• Wise, C.L. 2010 Georgia industry energized, planting and renovating Pecan South 43 4 17 27

  • Wood, B.W. & Grauke, L.J. 2011 The rare-earth metallome of pecan and other Carya J. Amer. Soc. Hort. Sci. 136 389 398

  • Wood, B.W., Grauke, L.J. & Payne, J.A. 1998 Provenance variation in pecan J. Amer. Soc. Hort. Sci. 123 1023 1028

  • Yang, Z.Z. & Gale, F. 2015 Fruit and tree nuts outlook: Economic insight. China’s potential as an export market for tree nuts USDA ERS FTS 358SA 27

    • Search Google Scholar
    • Export Citation
  • You, F.M., Deal, K.R., Wang, J., Britton, M.T., Fass, J.N., Lin, D., Dandekar, A.M., Leslie, C.A., Aradhya, M., Luo, M.C. & Dvorak, J. 2012 Genome-wide SNP discovery in walnut with an AGSNP pipeline updated for SNP discovery in allogamous organisms BMC Genomics 13 354

    • Search Google Scholar
    • Export Citation
  • Zedan, D. 2015a The 2014/2015 pecan market: How did we get here and where are we headed? Feb. 2015. <http://www.nffonline.com/sites/default/files/2015%20S.%20African%20Pecan%20Assoc%20Presentation.pdf>

  • Zedan, D. 2015b As pecan prices firm, the South African pecan industry prepares for the future. May 2015. <http://www.nffonline.com/industry-news/2015/03/06/pecan-prices-firm-south-african-pecan-industry-prepares-future>

  • Zhang, B., Wang, Z.J., Jin, S.H., Xia, G.H., Huang, Y.J. & Huang, J.Q. 2012 A pattern of unique embryogenesis occurring via apomixis in Carya cathayensis Biol. Plant. 56 620 627

    • Search Google Scholar
    • Export Citation
  • Zhang, J.B., Li, R.Q., Xiang, X.G., Manchester, S.R., Lin, L., Wang, W., Wen, J. & Chen, Z.D. 2013 Integrated fossil and molecular data reveal the biogeographic diversification of the Eastern Asian-Eastern North American disjunct hickory genus (Carya Nutt.). PLoS One8(7):e70449

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Contributor Notes

Mention of a trademark, proprietary product, or vendor does not constitute a guarantee or warranty of the product by the U.S. Department of Agriculture and does not imply its approval to the exclusion of other products or vendors that also may be suitable.

Corresponding author. E-mail: lj.grauke@ars.usda.gov.

  • View in gallery

    (A) Carya illinoinensis (Wangenh.) K. Koch indigenous pecan tree, Red River Valley, TX. (B) Native distribution of species, and area of culture in North America. (C) ‘Pawnee’ nuts in husk, in shell, longitudinal, and cross sections. (D) Diversity in shape and size of adult phase leaves [‘Upton’ (BW 105-21); ‘Aggie’ (BW 104-30); ‘Hadu 3’ (BW 104-35)]. (E) Diversity in pecan nut size and shape.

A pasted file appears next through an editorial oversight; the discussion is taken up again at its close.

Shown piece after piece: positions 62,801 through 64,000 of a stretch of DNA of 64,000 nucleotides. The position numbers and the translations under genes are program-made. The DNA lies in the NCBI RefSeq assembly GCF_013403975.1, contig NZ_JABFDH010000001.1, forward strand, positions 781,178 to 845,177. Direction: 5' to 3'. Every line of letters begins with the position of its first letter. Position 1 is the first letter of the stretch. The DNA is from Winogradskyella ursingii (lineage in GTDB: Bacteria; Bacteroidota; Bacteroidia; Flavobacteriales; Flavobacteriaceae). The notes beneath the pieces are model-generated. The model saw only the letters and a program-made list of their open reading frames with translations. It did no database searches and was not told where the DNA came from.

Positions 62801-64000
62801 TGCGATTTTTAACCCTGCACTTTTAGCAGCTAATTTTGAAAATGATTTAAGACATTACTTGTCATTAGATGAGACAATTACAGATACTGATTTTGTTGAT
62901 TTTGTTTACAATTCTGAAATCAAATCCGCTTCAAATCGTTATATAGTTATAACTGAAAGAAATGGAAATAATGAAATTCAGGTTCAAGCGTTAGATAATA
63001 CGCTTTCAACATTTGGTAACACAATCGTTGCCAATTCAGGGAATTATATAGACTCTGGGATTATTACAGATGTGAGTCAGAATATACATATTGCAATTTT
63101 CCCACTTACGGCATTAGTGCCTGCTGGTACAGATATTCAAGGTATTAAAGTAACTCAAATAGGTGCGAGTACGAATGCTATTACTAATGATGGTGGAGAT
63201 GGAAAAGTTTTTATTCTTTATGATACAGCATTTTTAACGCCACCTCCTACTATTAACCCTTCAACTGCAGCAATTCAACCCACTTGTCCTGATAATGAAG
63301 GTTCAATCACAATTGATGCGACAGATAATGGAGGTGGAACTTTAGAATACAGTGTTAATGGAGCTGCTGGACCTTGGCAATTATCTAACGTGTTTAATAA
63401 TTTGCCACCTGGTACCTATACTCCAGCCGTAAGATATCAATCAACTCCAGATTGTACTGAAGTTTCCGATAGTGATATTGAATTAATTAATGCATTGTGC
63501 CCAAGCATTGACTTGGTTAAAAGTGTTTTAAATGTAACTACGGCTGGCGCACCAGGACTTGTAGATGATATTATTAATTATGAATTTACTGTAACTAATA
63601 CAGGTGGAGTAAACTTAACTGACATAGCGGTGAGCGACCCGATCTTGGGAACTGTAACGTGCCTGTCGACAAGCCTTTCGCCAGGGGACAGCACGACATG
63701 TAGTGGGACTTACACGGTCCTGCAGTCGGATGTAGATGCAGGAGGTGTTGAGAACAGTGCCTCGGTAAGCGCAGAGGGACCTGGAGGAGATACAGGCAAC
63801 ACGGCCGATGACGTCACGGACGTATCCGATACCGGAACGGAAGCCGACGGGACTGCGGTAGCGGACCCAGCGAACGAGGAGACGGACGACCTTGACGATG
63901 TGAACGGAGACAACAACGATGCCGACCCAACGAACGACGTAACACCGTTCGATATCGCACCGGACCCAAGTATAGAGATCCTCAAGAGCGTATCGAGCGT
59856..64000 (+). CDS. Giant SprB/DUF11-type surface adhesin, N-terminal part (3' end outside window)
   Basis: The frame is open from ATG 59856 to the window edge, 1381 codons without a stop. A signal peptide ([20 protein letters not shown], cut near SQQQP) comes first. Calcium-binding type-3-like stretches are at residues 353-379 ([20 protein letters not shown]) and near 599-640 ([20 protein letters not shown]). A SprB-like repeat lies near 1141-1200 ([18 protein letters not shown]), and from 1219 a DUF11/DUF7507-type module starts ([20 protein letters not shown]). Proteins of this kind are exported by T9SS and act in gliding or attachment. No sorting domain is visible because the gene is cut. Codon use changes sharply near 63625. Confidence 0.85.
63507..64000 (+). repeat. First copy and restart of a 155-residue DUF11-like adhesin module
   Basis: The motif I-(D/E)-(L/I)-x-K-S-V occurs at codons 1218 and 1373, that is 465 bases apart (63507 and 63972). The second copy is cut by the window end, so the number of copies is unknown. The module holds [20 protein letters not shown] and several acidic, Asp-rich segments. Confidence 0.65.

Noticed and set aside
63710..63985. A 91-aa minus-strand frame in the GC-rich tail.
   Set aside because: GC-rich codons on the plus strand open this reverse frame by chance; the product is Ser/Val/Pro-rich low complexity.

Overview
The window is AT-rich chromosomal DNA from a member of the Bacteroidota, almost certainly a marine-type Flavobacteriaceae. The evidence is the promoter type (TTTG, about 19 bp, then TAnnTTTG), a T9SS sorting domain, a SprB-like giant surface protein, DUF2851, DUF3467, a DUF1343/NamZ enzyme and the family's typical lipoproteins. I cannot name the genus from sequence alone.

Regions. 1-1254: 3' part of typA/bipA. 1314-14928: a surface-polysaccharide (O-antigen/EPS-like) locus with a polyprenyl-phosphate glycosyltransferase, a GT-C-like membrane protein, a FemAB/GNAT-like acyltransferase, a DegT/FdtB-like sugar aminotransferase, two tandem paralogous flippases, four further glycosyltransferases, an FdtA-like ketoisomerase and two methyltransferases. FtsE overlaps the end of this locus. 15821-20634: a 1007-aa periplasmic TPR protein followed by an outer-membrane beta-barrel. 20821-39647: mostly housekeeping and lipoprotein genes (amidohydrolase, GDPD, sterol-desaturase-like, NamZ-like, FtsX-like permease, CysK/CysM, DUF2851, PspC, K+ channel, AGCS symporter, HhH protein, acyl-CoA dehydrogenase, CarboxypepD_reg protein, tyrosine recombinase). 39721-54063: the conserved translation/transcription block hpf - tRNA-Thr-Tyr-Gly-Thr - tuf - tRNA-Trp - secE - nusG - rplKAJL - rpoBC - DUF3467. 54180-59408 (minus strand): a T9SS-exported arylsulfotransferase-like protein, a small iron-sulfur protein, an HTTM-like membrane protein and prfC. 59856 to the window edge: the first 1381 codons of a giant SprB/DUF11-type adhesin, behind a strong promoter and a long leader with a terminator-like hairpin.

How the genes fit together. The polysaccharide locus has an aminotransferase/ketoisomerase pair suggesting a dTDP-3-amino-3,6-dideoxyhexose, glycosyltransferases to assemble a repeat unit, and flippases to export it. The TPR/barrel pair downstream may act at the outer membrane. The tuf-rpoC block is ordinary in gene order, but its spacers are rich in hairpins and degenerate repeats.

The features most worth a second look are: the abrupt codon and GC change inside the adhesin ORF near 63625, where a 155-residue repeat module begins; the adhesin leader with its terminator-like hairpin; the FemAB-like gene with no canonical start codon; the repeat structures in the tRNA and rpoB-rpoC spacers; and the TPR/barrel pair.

• View in gallery

    Naked terminal buds (L) and single, 3-fascicled catkins (R) of Sinocarya (Carya cathayensis).

  • View in gallery

    Valvate terminal buds (L) and paired, opposite 3-fascicled catkins (R) of Apocarya (Carya illinoinensis). Catkins are borne at the base of the current season’s growth as well as from buds lower on the shoot in which the vegetative apex aborts.

  • View in gallery

    Imbricate terminal buds (upper L) that swell greatly at growth initiation (lower L), and 3-fascicled catkins borne in axils of bud scales (R) in Carya (Carya laciniosa). Catkins are borne at the base of the current season’s growth.

  • View in gallery

    Distribution of diploid species of section Apocarya.

  • View in gallery

    Distribution of diploid species of section Carya.

  • View in gallery

    Distribution of tetraploid species of section Carya.

  • View in gallery

    Distribution of species in section Sinocarya (all diploid).

  • View in gallery

    Fifty years of U.S. ‘Improved’ pecan yields (million lbs, 10-year running average) in relation to value (million $, 10-year running average). Data from NASS (2012).

  • View in gallery

    Fifty years of U.S. ‘Native’ pecan yields (million lbs, 10-year running average) in relation to value (million $, 10-year running average). Data from NASS (2012).

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  • Mattison, C.P., Tarver, M.R., Florane, C. & Graham, C.J. 2013 Temporal expression of pecan allergens during nut development J. Hort. Sci. Biotechnol. 88 2 173 178

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  • Melanson, R.A. & Sanderlin, R.S. 2015 Hot-water treatment of pecan scions as a means of phytosanitation to reduce the potential introduction of Xylella fastidiosa, the causal agent of Pecan Bacterial Leaf Scorch, into orchards and new geographic regions Acta Hort. 1070 201 209

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  • Melanson, R.A., Sanderlin, R.S., McTaggart, A.R. & Ham, J.H. 2012 A systematic study reveals that Xylella fastidiosa strains from pecan are part of X. fastidiosa subsp. Multiplex Plant Dis. 96 1123 1134

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  • Nuñez, H. 2014 Situación del cultivo del nogal en superficie plantada y cosechada, volumen de producción, rendimiento unitario, precio por tonelada y valor de la producción en 2013 en México (Servicio de Información Agroalimentaria y Pesquera). La Mesa Redonda Maqueada de Nogal. Numero 373:1. 25 July

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  • Palmer, R.G. 1989 Germplasm collections and the experimental biologist, p. 32–45. In: A.H.D. Brown, O.H. Frankel, D.R. Marshall, and J.T. Williams (eds.). The use of plant genetic resources. Cambridge University Press, Cambridge

  • Pérez, H.A., Ávila, J.A., Olais, E.M., Villarreal, E.C., Murrieta, A.L., Rivero, H.T., Núñez-Moreno, J.H. & Lombardini, L. 2015 ‘Norteña’ pecan HortScience 50 1399 1400

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  • Postman, J., Hummer, K., Stover, E., Forsline, P., Grauke, L.J., Zee, F., Ayala-Silva, T., Krueger, R., Irish, B. & Bretting, P. 2006 Fruit and nut genebanks in the US National Plant Germplasm System HortScience 41 1188 1194